• Guo, Yuming, et al. (författare)
  • Quantifying excess deaths related to heatwaves under climate change scenarios : A multicountry time series modelling study
  • 2018
  • Ingår i: PLoS Medicine. - 1549-1277 .- 1549-1676. ; 15:7
  • Tidskriftsartikel (refereegranskat)abstract
    • BACKGROUND: Heatwaves are a critical public health problem. There will be an increase in the frequency and severity of heatwaves under changing climate. However, evidence about the impacts of climate change on heatwave-related mortality at a global scale is limited.METHODS AND FINDINGS: We collected historical daily time series of mean temperature and mortality for all causes or nonexternal causes, in periods ranging from January 1, 1984, to December 31, 2015, in 412 communities within 20 countries/regions. We estimated heatwave-mortality associations through a two-stage time series design. Current and future daily mean temperature series were projected under four scenarios of greenhouse gas emissions from 1971-2099, with five general circulation models. We projected excess mortality in relation to heatwaves in the future under each scenario of greenhouse gas emissions, with two assumptions for adaptation (no adaptation and hypothetical adaptation) and three scenarios of population change (high variant, median variant, and low variant). Results show that, if there is no adaptation, heatwave-related excess mortality is expected to increase the most in tropical and subtropical countries/regions (close to the equator), while European countries and the United States will have smaller percent increases in heatwave-related excess mortality. The higher the population variant and the greenhouse gas emissions, the higher the increase of heatwave-related excess mortality in the future. The changes in 2031-2080 compared with 1971-2020 range from approximately 2,000% in Colombia to 150% in Moldova under the highest emission scenario and high-variant population scenario, without any adaptation. If we considered hypothetical adaptation to future climate, under high-variant population scenario and all scenarios of greenhouse gas emissions, the heatwave-related excess mortality is expected to still increase across all the countries/regions except Moldova and Japan. However, the increase would be much smaller than the no adaptation scenario. The simple assumptions with respect to adaptation as follows: no adaptation and hypothetical adaptation results in some uncertainties of projections.CONCLUSIONS: This study provides a comprehensive characterisation of future heatwave-related excess mortality across various regions and under alternative scenarios of greenhouse gas emissions, different assumptions of adaptation, and different scenarios of population change. The projections can help decision makers in planning adaptation and mitigation strategies for climate change.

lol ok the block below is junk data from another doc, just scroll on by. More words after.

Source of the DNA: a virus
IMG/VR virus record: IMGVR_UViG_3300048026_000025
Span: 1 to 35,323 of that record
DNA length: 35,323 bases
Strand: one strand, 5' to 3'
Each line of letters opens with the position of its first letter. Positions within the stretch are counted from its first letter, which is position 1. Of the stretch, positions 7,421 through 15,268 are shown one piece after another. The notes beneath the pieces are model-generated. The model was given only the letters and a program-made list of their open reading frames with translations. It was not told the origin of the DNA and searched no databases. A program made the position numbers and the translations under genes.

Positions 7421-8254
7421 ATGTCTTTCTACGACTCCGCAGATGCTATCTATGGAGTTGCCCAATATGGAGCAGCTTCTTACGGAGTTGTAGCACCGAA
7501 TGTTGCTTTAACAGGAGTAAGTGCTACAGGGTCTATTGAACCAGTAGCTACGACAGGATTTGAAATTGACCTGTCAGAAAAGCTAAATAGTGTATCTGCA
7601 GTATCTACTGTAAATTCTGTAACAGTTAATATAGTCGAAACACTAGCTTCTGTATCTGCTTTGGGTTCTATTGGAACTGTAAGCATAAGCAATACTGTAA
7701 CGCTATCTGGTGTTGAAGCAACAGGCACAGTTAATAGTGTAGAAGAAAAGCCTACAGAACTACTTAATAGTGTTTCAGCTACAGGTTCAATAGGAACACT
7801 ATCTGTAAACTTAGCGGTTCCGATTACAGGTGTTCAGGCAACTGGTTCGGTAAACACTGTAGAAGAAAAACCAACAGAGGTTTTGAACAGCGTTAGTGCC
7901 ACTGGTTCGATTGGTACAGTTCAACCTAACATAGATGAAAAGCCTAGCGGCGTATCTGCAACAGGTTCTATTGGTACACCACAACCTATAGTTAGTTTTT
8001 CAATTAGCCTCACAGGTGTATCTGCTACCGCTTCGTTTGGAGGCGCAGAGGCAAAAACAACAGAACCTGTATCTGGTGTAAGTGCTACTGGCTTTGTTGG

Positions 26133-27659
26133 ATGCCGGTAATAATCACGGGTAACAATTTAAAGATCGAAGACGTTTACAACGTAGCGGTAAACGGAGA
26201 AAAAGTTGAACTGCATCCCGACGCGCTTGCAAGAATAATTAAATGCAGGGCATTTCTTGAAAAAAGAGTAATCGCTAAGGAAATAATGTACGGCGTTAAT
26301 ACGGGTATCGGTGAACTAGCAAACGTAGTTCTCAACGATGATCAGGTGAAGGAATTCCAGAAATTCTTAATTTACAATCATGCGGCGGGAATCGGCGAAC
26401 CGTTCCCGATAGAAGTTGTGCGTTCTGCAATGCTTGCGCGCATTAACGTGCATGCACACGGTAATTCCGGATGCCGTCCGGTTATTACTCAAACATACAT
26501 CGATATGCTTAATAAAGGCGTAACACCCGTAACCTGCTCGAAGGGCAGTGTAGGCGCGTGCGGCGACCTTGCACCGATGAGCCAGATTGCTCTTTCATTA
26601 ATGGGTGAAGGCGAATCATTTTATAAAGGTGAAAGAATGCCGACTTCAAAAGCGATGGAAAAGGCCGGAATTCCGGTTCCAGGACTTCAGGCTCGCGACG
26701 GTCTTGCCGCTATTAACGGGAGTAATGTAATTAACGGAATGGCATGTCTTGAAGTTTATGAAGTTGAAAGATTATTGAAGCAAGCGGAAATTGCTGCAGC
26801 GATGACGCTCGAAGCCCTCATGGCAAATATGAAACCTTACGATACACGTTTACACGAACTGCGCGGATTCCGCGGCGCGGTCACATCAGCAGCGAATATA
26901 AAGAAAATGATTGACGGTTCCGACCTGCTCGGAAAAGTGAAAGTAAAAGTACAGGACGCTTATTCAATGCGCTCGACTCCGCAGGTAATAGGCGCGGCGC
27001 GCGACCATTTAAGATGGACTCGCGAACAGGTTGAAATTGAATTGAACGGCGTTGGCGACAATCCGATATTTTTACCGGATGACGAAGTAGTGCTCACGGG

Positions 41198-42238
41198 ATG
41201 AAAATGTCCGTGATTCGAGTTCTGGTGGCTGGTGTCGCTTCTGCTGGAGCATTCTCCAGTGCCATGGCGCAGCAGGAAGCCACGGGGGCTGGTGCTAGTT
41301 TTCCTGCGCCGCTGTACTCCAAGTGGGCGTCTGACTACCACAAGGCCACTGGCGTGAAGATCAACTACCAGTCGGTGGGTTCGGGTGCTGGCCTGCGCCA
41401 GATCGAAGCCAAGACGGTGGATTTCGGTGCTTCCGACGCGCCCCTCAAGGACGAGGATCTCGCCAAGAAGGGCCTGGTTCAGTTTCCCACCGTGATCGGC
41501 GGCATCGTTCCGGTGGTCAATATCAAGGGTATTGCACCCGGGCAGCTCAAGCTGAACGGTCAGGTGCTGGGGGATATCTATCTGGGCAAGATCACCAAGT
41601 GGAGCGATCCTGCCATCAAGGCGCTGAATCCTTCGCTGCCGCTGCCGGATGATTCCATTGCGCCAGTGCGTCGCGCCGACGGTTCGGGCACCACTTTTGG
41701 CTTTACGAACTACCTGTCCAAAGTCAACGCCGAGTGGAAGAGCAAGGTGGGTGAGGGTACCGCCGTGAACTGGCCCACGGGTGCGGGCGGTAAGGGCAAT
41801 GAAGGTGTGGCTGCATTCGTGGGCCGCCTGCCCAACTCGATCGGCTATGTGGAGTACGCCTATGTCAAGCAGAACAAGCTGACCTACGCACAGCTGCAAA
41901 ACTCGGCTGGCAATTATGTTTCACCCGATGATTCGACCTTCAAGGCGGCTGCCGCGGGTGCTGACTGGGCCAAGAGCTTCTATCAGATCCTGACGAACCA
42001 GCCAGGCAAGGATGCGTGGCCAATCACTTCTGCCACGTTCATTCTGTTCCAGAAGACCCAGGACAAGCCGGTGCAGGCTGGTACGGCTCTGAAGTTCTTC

• Watts, Nick, et al. (författare)
  • The 2020 report of The Lancet Countdown on health and climate change : responding to converging crises
  • 2021
  • Ingår i: The Lancet. - : Elsevier. - 0140-6736 .- 1474-547X. ; 397:10269, s. 129-170
  • Forskningsöversikt (refereegranskat)abstract
    • The Lancet Countdown is an international collaboration established to provide an independent, global monitoring system dedicated to tracking the emerging health profile of the changing climate.The 2020 report presents 43 indicators across five sections: climate change impacts, exposures, and vulnerabilities; adaptation, planning, and resilience for health; mitigation actions and health co-benefits; economics and finance; and public and political engagement. This report represents the findings and consensus of the 35 leading academic institutions and UN agencies that make up The Lancet Countdown, and draws on the expertise of climate scientists, geographers, engineers, experts in energy, food, and transport, economists, social, and political scientists, data scientists, public health professionals, and doctors.
  • Bowen, Kathryn J., et al. (författare)
  • Governing the health risks of climate change : towards multi-sector responses
  • 2015
  • Ingår i: Current Opinion in Environmental Sustainability. - 1877-3435 .- 1877-3443. ; 12, s. 80-85
  • Tidskriftsartikel (refereegranskat)abstract